I have had a chance to read a few things and to chat with a few people over the last week or so that intrigued me and caused me to think about how they interconnect.
One of the first was an article in the October 2014 HBR that discusses what the author calls the rise and likely fall of the Talent Economy.
Being that my formative corporate experience was in the human resources management field the idea that we had shifted from natural resources and capital to perceived intellectual capacity was fascinating.
To me when we look at the opportunity costs represented by employee turnover and disengagement the criticality of properly identifying, deploying, and retaining talent isn’t a huge surprise. What was interesting is how talent is described in the context of this article. The most significant talent described here was wealth creation and the creativity to create products and markets with high rates of return.
I also found it interesting that the author feels like focusing on wealth creation to the benefit of the few rather than the many is a huge issue. The most significant benefit of the shift to talent is to the people at the very top of the organization through very high salaries, stock and other equity sharing arrangements and models that benefit few rather than many.
The description of talent is more reminiscent of Michael Douglas in Wall Street, or Richard Gere’s character in Pretty Woman, than a discussion of great artists, inventors, or musicians. It does in part explain why even though the statistics on the costs and opportunities of employee engagement are so clear why we still don’t see the majority of organizations addressing it as an organizational initiative.
We don’t see managing talent as a highly critical or valuable skill set.
Another interesting perspective I got to explore this week was that of Jack Ma, the Founder and CEO of Alibaba, the highest value IPO in the world in an interview with 60 minutes. From a western perspective Ma uttered economic and organizational heresy when he stated that in balancing the needs and desires of stakeholders he put them in order of customers’ first, employees second, and shareholders third.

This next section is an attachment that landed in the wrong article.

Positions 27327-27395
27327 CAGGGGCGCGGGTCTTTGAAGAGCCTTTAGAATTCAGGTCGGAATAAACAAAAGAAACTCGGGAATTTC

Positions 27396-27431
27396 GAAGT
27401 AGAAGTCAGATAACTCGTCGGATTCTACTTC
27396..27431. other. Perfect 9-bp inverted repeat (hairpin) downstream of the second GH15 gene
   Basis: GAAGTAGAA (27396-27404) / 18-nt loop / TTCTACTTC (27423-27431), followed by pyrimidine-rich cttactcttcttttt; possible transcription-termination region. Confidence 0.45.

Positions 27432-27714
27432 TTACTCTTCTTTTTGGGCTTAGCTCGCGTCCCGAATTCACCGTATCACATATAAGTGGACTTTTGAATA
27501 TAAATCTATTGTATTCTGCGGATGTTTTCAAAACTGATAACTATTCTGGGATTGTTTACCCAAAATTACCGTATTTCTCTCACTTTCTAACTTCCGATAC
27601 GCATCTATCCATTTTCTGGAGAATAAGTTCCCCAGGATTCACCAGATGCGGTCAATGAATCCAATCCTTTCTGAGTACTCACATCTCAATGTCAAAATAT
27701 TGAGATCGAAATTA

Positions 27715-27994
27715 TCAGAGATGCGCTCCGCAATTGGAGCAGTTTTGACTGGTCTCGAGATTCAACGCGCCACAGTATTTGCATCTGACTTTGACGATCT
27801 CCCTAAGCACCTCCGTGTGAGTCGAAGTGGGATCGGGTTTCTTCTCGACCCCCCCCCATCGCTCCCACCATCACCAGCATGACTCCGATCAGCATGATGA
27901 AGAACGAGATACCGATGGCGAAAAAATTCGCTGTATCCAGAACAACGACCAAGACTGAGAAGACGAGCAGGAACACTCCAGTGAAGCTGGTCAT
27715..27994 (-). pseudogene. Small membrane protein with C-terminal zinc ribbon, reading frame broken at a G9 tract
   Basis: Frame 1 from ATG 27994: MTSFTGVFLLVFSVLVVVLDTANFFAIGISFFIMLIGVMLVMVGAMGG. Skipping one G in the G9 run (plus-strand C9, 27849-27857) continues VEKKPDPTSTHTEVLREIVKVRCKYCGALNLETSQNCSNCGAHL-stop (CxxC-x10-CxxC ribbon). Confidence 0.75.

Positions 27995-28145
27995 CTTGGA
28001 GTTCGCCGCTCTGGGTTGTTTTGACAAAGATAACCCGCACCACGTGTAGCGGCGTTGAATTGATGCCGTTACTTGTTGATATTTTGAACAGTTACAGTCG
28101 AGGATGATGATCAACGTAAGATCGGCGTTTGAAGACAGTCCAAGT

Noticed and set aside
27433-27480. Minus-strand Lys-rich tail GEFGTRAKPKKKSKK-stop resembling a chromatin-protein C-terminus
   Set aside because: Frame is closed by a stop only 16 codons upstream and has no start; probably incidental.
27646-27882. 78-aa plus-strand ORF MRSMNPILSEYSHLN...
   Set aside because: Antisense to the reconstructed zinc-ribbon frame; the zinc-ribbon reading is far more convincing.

What a difference from our western perspective where we worship at the shrine of the shareholder. This is well represented by the fact that the vast majority of the financial benefits of the recovery have been reinvested in stock repurchases and shareholder distributions and dividends rather than talent acquisition and retention, product development, or other areas.
Earlier today I had a great discussion with a colleague about his frustration with his current organizations lack of attention to emotional and social intelligence focusing almost exclusively on intellectual intelligence.
Some of this thinking is likely reinforced by articles like Adam Grant on LinkedIn today discussing how emotional intelligence for fields like engineering, sales, and analytical endeavors is highly over rated and likely leads to distractions and doesn’t predict high levels of success, instead may distract those practitioners from the relevant data and decision making influences.
The key is that while those may apply to individual contributors once someone advances into a management or leadership role it is all about others!
Where in the process do we expose those emerging leaders to a set of skills that are different than the attributes we hired them for in a previous role!
The answer is in large part we don’t. Just as talent was described previously as creating shareholder value we typically promote based on technical talent often with little consideration of interpersonal and social intelligence skills.
We rely heavily on the trust generated by position, authority, and perceived technical competence rather than identity based trust which is much more critical in leading people.
I don’t dismiss the importance of intellectual capacity and technical proficiency in performing any role, but I think where we are relative to how organizations are investing their profits and the trillions in opportunity costs we bleed annually with minimal employee engagement and constant turnover says we need to look at the relationship side as well.
There is no one right leadership model just as there in no one right culture. The keys are alignment and reinforcement.
I think Jack Ma might be right, for sustainability it is critical we move from a shareholder to a stakeholder mindset.